By Jennifer Jimenez
The Dysart Education Foundation recently made selections for the Fall 2017 mini grants.
The grant money is designed to focus on projects to help students learn in the Dysart Unifi ed School District for the 2017- 2018 school year. Funding for the grants comes from the district’s United Way campaign and community contributions to the foundation.
Billie Laird, President of the foundation, said community involvement is critical for good public education and an education foundation can work to bring the district and the community together.
“ I am so pleased to be a part of this small but mighty group of hard working community members. In addition to giving back, I think we view our participation as a chance to pay forward by investing in the future of our community and making sure that our children have a better chance to succeed and excel,” Ms. Laird said. “When we turn down teachers with great ideas and deserving students who might not fi nd their ways to college without some additional help, it helps keep us motivated.”
The mini grant application process includes criteria based on originality, professionalism and the benefi ts to students. Chareeze Abarquez, who is a music teacher at Cimarron Springs Elementary School, received $ 1,204.32 to buy a set of ukuleles for her classroom. Students will have the opportunity to compose, learn and play music using the stringed instrument.
Ms. Abarquez said the Dysart Education Foundation plays an important role in the district. They raise money to give back to teachers and students and give students an opportunity to apply and receive scholarship money for college.
“ Their efforts to enrich the classroom experience helps refresh and motivate teachers and students, eventually having a positive impact on students. This organization truly cares about the community and supports the future of education,” Ms. Abarquez explained.
As a fi rst-year teacher, she said being selected for the mini grant was a humbling experience. Ms. Abarquez said her mission is to learn, practice and apply life skills and culture through music.
“ I want students to enjoy music and be able to learn and refine a musical skill which they can take and grow on for the rest of their life. Music is an integral part of society, so knowing there are people who are helping my vision become a reality overwhelms me with such joy and excitement,” Ms. Abarquez said.
Ms. Abarquez said the ukulele is a relevant instrument in today’s pop culture. She said the mobile instrument can inspire students to get their own and play at home or with friends. Adding, learning the ukulele is a once- in- a- lifetime opportunity for some students and will do her best to inspire their musical creativity.
“ The ukulele gets more difficult the longer you play it. Just like when you learn a new skill; you must learn the basics, practice, and then build up to more skills. While learning this instrument ( or any instrument), students start to develop discipline, patience, perseverance, enhances coordination, improves memory, and gives students a sense of achievement,” Ms. Abarquez said. “Although the journey of learning an instrument is not always easy, students will start to see what their hard work has created when they are able to play a scale or perform a whole song. Giving students that opportunity to be confi dent in their craft helps create a positive learning environment.”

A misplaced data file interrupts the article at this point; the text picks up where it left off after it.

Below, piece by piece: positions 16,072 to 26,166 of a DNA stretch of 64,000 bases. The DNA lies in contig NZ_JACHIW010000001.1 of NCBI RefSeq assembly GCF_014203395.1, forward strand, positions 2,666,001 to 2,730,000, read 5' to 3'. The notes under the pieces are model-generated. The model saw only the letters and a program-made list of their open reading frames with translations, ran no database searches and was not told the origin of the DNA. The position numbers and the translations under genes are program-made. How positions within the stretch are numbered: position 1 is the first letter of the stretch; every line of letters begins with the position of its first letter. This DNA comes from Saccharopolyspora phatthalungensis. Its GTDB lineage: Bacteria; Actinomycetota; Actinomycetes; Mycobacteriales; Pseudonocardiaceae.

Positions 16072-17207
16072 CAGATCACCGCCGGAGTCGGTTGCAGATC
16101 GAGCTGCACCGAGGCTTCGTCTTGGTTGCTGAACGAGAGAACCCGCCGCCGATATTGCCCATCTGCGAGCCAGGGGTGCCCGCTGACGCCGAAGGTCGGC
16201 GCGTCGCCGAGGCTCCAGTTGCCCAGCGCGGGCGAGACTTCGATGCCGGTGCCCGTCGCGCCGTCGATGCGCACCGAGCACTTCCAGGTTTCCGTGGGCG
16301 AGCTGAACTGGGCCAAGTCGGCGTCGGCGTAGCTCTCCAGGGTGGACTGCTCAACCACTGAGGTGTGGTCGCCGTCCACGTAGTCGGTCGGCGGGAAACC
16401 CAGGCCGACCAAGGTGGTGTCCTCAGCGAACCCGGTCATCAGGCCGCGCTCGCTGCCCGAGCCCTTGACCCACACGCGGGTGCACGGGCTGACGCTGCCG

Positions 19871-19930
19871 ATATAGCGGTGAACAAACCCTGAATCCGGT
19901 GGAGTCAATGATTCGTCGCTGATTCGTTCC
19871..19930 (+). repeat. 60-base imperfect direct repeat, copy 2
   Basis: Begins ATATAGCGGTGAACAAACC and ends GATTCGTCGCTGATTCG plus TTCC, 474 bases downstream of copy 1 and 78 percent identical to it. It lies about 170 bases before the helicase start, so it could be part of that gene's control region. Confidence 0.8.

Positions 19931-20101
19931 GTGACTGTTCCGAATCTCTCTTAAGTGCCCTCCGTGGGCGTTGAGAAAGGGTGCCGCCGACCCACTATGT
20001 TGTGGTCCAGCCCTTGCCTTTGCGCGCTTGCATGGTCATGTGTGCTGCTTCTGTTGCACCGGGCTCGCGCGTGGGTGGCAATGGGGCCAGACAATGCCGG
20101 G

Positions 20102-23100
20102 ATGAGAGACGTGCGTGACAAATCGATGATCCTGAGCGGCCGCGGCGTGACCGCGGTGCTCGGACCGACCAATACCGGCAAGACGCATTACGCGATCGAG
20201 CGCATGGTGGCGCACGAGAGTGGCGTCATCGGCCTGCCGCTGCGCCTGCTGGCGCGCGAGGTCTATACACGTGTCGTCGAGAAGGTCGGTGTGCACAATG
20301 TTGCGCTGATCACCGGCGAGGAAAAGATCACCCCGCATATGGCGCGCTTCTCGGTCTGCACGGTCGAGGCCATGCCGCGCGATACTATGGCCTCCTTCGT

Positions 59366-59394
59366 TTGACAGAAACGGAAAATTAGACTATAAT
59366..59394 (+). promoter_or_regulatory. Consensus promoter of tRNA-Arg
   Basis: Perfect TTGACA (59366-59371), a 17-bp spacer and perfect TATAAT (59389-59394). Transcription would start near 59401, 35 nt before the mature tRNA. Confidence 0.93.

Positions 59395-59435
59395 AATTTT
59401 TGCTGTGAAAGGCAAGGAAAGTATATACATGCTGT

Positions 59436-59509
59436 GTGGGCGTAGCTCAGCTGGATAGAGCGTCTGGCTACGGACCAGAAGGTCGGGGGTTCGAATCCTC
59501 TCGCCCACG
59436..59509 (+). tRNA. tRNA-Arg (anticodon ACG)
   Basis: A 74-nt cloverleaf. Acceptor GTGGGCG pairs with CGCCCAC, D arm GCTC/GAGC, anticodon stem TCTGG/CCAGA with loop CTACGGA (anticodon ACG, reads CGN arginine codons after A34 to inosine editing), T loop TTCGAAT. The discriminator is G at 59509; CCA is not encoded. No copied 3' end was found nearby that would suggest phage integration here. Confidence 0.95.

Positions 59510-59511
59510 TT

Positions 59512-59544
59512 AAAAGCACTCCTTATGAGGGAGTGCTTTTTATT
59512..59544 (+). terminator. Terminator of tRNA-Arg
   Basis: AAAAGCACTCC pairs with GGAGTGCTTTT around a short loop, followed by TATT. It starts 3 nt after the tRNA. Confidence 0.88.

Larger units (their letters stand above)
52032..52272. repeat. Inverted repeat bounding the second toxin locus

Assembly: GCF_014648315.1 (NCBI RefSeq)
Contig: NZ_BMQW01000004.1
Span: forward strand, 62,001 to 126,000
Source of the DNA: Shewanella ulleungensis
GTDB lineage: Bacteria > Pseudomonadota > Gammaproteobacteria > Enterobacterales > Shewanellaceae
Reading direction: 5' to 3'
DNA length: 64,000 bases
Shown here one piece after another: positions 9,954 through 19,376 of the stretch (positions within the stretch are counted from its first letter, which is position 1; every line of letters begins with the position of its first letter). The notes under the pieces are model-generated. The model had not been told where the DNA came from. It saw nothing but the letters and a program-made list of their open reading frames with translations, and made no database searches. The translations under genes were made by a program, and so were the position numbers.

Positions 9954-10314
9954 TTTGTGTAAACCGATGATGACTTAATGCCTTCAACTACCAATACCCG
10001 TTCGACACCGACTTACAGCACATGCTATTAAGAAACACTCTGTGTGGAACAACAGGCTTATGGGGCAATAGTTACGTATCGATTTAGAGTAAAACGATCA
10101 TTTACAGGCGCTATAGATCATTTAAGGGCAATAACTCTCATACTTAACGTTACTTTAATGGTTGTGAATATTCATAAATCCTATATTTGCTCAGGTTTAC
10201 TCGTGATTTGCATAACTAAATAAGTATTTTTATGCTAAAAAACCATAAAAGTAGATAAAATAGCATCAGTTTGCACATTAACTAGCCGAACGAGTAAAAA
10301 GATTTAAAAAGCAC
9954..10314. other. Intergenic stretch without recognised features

Dysart High School teacher Justin Greathouse received $1,204.32 to purchase a 3D printer for his chemistry and physics classes. Chemistry students will build polyatomic models and physics students will use the printer to design, engineer, calculate and build their own devices.
Mr. Greathouse said grants like these are vital to innovation in teaching and learning, saying the Dysart Education foundation makes it possible to deliver a skill and technology that the district could not otherwise afford.
“ Physics has the potential to create items to test forces on objects that apply to real world applications. In chemistry, learners will have the capacity to make the microscopic, macroscopic. Moreover, we can innovate using Project Based Learning, using ideas like creating the right chemical formula for food and beverage items, and then printing our own brand logo,” he explained. “ There is a world of potential in my head as the facilitator, and so I can’t wait to see how the students expand on that with their own ideas.”
Mr. Greathouse said his leaners leave with the ability to create and publish their own website and now due to the mini grant, they will leave with the capacity to operate a 3D printer and for that he is grateful.
Denise Hall of Riverview School received a $ 1,450 grant to purchase student- centered fl exible seating options for her classroom that give students their own way to personalize their learning environment.
Natalie Aragon from Canyon Ridge School, was awarded $ 937.63 to create a sustainable tortoise ecosystem that takes students outdoors to investigate ecological relationships.